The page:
If the yield curve reverses and investors are willing to accept lower rates on long-term debt than short-term, it bodes ill for the economy, says John Stepek.
With bond yields finally starting to rise, 2018 could be the “year of the bond fund” – but not in a good way. John Stepek explains why.
The bond bull market of the last 30-odd years is over. The question now, says John Stepek, is how high can bond yields go before the stockmarket gets jittery?
US politicians’ wrangling about debt could lead to another government shutdown. But that’s just political showbiz, says John Stepek. The US Treasury has much more serious problems to worry about.
Investors have been talking about the end of the bond bull market for years. But it hasn’t materialised – until now.
Inflation is likely to be the big issue of the year. Here, John Stepek looks at how the global economy is faring with the charts that matter.
Bond yields have been falling for 35 years. Now, they could be about to turn. John Stepek explains what that means for the global economy, and for your money.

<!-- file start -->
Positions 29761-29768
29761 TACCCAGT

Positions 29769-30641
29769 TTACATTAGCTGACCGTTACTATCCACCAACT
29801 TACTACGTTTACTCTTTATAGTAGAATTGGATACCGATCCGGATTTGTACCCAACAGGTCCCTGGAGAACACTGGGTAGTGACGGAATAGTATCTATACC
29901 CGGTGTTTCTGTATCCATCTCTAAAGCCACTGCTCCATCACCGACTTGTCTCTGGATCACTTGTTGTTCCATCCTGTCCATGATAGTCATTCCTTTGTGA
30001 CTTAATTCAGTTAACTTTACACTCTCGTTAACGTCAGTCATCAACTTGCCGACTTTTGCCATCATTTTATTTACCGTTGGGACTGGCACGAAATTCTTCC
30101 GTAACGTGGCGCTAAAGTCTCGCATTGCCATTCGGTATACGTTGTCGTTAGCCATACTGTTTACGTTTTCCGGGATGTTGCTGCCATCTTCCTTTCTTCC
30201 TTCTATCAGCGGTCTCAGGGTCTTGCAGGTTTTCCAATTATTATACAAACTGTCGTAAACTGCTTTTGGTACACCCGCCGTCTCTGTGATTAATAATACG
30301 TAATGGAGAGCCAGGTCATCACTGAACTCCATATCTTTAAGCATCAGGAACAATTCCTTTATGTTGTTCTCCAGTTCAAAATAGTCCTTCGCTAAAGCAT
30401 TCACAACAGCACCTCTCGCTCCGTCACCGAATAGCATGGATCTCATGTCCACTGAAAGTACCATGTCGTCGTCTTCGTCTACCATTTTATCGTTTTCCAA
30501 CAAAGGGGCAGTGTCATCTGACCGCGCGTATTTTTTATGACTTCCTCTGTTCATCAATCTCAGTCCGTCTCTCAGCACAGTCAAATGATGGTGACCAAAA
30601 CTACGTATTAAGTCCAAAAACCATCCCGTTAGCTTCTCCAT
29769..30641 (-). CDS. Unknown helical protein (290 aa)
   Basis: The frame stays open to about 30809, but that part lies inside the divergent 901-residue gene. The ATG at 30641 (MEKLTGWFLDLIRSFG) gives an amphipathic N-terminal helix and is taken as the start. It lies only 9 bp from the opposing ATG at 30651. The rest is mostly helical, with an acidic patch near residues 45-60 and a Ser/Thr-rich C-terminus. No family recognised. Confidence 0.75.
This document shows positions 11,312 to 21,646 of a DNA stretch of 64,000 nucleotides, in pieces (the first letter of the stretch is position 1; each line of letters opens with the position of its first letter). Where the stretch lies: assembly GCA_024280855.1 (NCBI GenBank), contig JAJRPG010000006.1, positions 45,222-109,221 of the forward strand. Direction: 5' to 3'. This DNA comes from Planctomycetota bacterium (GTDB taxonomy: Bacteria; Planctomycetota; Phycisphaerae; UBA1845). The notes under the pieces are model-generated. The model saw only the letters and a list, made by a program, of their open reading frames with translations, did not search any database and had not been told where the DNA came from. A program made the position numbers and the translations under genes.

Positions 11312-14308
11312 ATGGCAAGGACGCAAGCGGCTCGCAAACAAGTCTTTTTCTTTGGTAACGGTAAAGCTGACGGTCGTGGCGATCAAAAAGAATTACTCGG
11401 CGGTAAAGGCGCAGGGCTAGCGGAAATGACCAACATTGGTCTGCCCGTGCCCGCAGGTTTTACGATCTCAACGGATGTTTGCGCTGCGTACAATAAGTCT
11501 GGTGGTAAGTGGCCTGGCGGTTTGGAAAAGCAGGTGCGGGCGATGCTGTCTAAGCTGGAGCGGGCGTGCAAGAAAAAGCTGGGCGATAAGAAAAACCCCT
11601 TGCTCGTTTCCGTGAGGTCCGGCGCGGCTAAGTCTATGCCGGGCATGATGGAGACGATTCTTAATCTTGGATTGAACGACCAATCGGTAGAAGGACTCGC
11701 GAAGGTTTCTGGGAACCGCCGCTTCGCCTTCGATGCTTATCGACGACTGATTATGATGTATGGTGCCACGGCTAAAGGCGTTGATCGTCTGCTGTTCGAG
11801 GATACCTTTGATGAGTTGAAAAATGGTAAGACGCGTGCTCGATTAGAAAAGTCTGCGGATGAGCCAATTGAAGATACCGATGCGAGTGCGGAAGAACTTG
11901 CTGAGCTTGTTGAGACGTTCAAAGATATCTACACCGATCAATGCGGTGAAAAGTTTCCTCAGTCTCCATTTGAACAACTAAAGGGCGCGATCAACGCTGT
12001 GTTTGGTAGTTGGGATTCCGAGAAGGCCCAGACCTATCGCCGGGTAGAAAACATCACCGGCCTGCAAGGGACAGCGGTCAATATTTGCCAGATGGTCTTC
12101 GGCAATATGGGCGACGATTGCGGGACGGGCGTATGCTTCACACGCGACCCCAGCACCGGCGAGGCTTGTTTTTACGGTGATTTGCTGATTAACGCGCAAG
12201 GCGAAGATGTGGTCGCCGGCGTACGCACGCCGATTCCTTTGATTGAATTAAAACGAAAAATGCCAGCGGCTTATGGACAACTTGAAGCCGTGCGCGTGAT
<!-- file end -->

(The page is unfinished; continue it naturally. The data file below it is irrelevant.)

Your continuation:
The US central bank has been cutting back on quantitative easing. But the ECB and Bank of Japan are still flooding the market with money. That could soon change.
At the height of Portugal’s debt crisis in 2011, it cost Lisbon considerably more to borrow over ten years than Rome. Not anymore.
The yield curve for US Treasury bonds –the gap between long-term and short-term interest rates – is narrowing. John Stepek explains why that matters, and what it means for the markets.
Donald Trump’s tax cuts is a big loosening of fiscal policy. But it’s the wrong time for that approach, says John Stepek. It could spark a bear market in bonds.